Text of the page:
I wave a hand and the blanket slips from one shoulder. “Not the student part—the MFA part. The entire time we were hooking up, I just kept thinking, what would we really have in common besides our shared interest in underground metal bands, anyway? He’d be, like, quoting Whitman at me and stuff, and I’d tell him … what? About the sexual chemistry exhibited by newts in the rain forest?”
Kian shrugs and sits up, propping his gigantic self against the wall behind him. Progress. At this rate, he’ll be out of his bed by lunchtime. “I mean, you could talk to him about sexual chemistry.” When I give him a dubious look, he adds, “In humans. That would probably be an aphrodisiac. You’re doing a literal Ph.D. on it, LB. Share some of that sexy knowledge.”
I pull my knees up and prop my chin on them. “You really think guys would find that sexy?”
He shrugs, the muscles in his upper shoulders rippling with the movement. If Kian weren’t so sweet, he’d be insufferable. “I would. You should try it next time.”
“Okay.” I nibble on my bottom lip as two fire trucks go blaring by, making Kian wince. Never a quiet moment in NYC. But I grew up here, so it doesn’t really bother me as much as it does him. “I will.” After a pause, I laugh a little, not meeting Kian’s eye. “Pretty weird that someone studying sexual fucking chemistry in committed romantic partners hasn’t had a committed romantic partner in a year and a half, huh?”
Suddenly, his big, warm hand is over my smaller, cold one. “You’ll find someone again. Let’s face it, it won’t be long before some other dude asks you out.” He pauses and when I look at him, he smiles his lopsided, I’m-evil grin that always means he’s up to no good. “There’s no accounting for taste, I guess.”
I pull my hand from under his and smack him. “Shut up.”
“Seriously, though. You’ll probably have another date by the end of the week. And that’s another chance to try. To finally crack the Sizzle Paradox, trademarked by one soon-to-be Dr. Bishop.”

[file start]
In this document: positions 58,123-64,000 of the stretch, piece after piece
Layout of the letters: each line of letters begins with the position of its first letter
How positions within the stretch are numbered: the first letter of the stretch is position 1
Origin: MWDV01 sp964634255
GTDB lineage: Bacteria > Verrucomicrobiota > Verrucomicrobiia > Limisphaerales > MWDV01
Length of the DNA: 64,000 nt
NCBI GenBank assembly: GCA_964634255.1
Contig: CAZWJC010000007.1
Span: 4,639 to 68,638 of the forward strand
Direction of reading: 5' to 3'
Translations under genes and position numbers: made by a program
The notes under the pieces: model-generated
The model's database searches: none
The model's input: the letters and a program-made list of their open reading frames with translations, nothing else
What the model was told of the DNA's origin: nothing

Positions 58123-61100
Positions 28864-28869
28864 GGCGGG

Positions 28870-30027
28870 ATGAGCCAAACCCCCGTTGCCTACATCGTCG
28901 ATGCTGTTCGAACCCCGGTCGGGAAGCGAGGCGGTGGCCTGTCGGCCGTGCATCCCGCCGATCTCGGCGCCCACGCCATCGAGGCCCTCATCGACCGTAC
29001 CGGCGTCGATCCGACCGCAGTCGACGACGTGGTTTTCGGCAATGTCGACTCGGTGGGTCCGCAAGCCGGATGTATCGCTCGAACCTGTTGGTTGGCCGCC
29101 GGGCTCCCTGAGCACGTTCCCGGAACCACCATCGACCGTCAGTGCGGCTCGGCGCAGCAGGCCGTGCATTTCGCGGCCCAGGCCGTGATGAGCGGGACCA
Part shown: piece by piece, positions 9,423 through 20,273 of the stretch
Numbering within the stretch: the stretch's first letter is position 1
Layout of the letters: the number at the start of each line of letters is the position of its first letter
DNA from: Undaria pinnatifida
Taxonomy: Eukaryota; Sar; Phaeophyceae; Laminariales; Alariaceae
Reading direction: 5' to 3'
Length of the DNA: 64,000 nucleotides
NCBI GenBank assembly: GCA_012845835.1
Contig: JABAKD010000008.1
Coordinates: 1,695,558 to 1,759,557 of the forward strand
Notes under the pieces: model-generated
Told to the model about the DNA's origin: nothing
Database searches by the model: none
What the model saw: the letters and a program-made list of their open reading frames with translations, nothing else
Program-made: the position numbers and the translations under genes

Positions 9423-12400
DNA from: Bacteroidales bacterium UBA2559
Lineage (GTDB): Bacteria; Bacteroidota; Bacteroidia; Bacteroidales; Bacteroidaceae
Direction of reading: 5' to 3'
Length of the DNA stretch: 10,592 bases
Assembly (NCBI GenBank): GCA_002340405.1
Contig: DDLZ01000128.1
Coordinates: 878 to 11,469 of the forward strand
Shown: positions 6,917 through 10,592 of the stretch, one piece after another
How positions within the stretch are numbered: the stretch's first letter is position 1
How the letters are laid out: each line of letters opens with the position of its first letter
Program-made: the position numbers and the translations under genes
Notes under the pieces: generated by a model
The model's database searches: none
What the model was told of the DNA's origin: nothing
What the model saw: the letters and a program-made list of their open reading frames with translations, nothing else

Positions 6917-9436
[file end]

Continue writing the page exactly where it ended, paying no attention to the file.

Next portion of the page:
“Yeah.” I pull the blanket in tighter, not saying what I’m really thinking. It’s not getting the dates that’s a problem for me; it’s having them turn into something strong and mutually enjoyable in the long term. And therein lies what I’ve coined the Sizzle Paradox: The more I’m into a guy—either for his mind or his body—the less chance we have at a healthy, committed relationship. Something always goes wrong. But why? Why can’t I find both sexual chemistry and love?
My entire thesis is devoted to studying how partners in successful relationships manage to keep both sexual and romantic chemistry alive. The reason I was admitted into my doctoral program is because I came up with a “revolutionary” way (that’s the word the Columbia psych department uses when speaking to study volunteers and, more importantly, sponsors) to research this in an objective fashion, rather than relying on self-reports from the couples, which can be unreliable.
With the help of the biotechnology doctoral students, I designed software that can analyze people’s brain activity using an fMRI machine to measure how strong their sexual and romantic attraction is to their partners. So, in real time, we can see the rate of sexual attraction and romantic love by showing the participant a picture of their significant other. No one’s done anything like that before.